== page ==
Offensive line root of Ravens’ offensive struggles
The Baltimore Ravens shouldn’t panic, certainly not after a Week 1 victory over a fellow AFC opponent. However, the first game of the season appeared to reveal a major weakness for the team: the inability to keep franchise quarterback Joe Flacco off the ground.
The numbers alone paint a dreary picture for the Ravens’ pass protection. The lowly Buffalo Bills sacked Flacco four times last Sunday and knocked him down a total of nine times. In truth, however, Flacco could have absorbed far more hits if not for some clever footwork to step out of pressure. All quarterbacks work to avoid defenders within and outside the pocket. However, Flacco had do dodge rushers too often, especially for a player less than 10 months removed from surgical knee reconstruction.
Still, the quality of the line play stymied Baltimore’s offense throughout its first regular-season game. The team produced few trips to the red zone, and produced just 13 points in regulation. If not for Flacco keenly audibling out of a run play for a deep pass when the Bills left no safety deep, the Ravens may not have scored a touchdown in their first tilt of 2016.
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Most of the damage came from the offensive line’s left side, where No. 6 overall pick Ronnie Stanley and fourth-round selection Alex Lewis man the tackle and guard spots respectively. Like most rookie linemen, the duo struggled. Though they remain promising, each needs more time with position coach Juan Castillo along with more live reps before Baltimore can expect a significant improvement in their play.
Many of the NFL’s best quarterbacks have operated success offenses despite multiple weak links along their offensive lines. For most of his career, Peyton Manning made do with protection pieced together with share parts and duct tape. Drew Brees continues to produce video-game numbers behind a line with one of the weaker guard tandems in the league. Though both outrank Flacco in the eyes of most observers, the Baltimore should still expect its signal-caller to elevate the play of his linemen.
But Flacco’s situation differs from those of the aforementioned examples in one important way: the location of the weak links. Manning, Brees and many others deal with subpar blockers in front of them, but rarely multiple on the same side of the line. Flacco’s entire blindside combines for just two regular-season starts between them, not to mention Lewis now plays a different position than he did for the final 26 games of his college career. Most teams hide the deficiencies of their rookie linemen by placing them adjacent to reliable veterans. The Ravens did not have such a luxury.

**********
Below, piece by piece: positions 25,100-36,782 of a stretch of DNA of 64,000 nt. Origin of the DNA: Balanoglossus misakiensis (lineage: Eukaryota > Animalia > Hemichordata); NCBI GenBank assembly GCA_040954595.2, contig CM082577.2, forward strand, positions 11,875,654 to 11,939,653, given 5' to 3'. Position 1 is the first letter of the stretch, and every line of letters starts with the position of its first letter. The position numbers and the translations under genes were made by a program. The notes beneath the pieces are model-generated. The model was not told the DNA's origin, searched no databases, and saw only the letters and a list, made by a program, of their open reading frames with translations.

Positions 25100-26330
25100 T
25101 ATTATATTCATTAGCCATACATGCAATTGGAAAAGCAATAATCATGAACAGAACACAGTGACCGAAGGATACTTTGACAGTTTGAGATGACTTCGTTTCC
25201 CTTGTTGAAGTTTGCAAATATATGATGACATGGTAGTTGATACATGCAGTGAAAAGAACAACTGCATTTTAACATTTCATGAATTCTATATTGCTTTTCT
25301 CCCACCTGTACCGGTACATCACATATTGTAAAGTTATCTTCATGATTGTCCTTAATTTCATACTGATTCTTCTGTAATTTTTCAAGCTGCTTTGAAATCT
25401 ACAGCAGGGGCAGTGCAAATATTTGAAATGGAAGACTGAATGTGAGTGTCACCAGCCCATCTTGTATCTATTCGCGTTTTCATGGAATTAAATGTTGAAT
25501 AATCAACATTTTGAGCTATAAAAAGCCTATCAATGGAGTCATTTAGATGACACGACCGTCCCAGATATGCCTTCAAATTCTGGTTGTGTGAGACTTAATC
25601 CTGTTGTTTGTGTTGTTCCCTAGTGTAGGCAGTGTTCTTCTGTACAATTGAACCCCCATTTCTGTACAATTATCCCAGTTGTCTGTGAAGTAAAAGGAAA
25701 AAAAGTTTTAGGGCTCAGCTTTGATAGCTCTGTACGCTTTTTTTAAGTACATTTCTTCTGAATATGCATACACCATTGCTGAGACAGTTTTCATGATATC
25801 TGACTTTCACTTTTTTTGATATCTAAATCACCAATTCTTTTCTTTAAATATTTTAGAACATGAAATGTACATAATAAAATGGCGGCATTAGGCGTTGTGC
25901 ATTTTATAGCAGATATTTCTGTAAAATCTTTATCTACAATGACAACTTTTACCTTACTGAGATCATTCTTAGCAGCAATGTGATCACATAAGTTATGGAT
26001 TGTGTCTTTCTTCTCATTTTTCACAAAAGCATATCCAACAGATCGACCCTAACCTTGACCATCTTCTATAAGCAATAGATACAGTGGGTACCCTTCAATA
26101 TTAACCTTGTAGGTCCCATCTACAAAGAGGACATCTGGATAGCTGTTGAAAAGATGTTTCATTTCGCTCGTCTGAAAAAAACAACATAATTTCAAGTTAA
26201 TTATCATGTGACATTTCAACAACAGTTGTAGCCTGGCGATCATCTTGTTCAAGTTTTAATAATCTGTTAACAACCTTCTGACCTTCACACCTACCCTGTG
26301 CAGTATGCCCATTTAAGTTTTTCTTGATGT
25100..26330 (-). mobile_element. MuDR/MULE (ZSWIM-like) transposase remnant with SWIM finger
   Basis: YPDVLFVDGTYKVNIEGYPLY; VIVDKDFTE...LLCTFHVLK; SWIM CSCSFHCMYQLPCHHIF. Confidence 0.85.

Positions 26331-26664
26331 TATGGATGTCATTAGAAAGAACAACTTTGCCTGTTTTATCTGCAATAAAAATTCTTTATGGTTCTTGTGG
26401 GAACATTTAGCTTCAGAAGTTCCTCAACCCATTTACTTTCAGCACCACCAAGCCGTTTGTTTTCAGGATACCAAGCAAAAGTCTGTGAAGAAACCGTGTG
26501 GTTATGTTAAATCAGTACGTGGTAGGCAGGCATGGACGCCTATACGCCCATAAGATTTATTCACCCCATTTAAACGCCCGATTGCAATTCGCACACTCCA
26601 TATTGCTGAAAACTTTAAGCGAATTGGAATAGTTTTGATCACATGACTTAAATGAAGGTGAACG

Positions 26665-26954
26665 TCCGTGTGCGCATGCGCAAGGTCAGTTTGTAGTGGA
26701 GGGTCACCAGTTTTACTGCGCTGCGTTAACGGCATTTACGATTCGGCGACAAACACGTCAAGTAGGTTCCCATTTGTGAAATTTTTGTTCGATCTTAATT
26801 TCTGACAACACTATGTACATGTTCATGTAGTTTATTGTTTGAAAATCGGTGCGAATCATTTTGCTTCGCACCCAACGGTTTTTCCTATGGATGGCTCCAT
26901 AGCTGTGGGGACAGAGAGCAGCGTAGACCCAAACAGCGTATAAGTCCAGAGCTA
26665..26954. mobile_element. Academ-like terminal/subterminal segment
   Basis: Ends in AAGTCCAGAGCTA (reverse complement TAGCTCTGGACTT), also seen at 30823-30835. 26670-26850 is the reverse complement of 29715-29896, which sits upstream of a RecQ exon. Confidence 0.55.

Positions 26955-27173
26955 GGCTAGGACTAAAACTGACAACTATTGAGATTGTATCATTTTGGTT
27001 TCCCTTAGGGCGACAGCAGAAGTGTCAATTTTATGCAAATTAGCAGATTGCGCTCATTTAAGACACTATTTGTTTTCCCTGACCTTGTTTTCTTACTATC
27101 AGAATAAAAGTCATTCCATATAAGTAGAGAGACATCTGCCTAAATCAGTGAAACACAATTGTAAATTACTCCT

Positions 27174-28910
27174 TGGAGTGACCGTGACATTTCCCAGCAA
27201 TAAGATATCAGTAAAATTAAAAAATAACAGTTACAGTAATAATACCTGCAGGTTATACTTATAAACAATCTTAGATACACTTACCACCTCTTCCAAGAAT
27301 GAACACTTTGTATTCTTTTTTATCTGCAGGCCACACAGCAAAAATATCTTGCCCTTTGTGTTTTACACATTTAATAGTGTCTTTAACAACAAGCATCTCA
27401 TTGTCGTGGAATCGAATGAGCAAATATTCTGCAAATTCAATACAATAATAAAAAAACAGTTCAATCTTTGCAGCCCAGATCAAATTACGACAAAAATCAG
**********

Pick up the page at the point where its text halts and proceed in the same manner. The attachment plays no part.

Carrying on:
Of course, one game like the Ravens’ season opener doesn’t provide an adequate sample size to identify a trend, even in a sport with an extremely short schedule such as football.
Examples of misleading small samples abound. In 2015, Adrian Peterson looked over the hill during the Minnesota Vikings’ season opener, producing just 31 yards on the ground over 10 carries. Yet by the end of the year, he amassed a league-leading 1,485 rushing yards. A season earlier, the New England Patriots dynasty seemed all but dead after a 41-14 drubbing at the hands of the Kansas City Chiefs. Head coach Bill Belichick even fielded questions about whether he might bench future Hall of Fame quarterback Tom Brady. Those narratives quickly disappeared after the Patriots upended the Cincinnati Bengals on Sunday Night Football, beginning a hot streak that pushed the team into the playoffs and ultimately to a Super Bowl victory.
But history doesn’t suggest such a turnaround for an all-rookie blindside, at least not until late in the season. None of the first-round offensive tackles selected over the previous three drafts performed at a high level as rookies, nor have many fourth-round linemen of any stripe provided starting-caliber play right out of the box.
Perhaps the last left tackle to hold his own as a rookie is the Green Bay Packers’ David Bakhtiari. Interestingly, Bakhtiari also probably rates as the best fourth-round offensive linemen of recent vintage. While the possibility exists that Stanley and Lewis could enjoy similar success, Bakhtiari seems more the exception rather than a reasonable standard for rookie performance. He spent the first three years of his career working alongside one league’s best guards in Josh Sitton, and blocked for a quarterback gifted with one of the quickest releases in NFL history. Neither of those advantages apply to Baltimore’s first-year blindside blockers.
Which likely means that Stanley and Lewis will continue to endure rookie struggles for most of the 2016 season. Not every game will result in four sacks, but Flacco should anticipate plenty of pressure coming from his left and adjust accordingly. On certain days against weaker opponents, the offense might rise above its pass protection. But in other instances, the Ravens may not score much more than 20 points. How the team deals with those shortcomings and inconsistencies will ultimately define their season.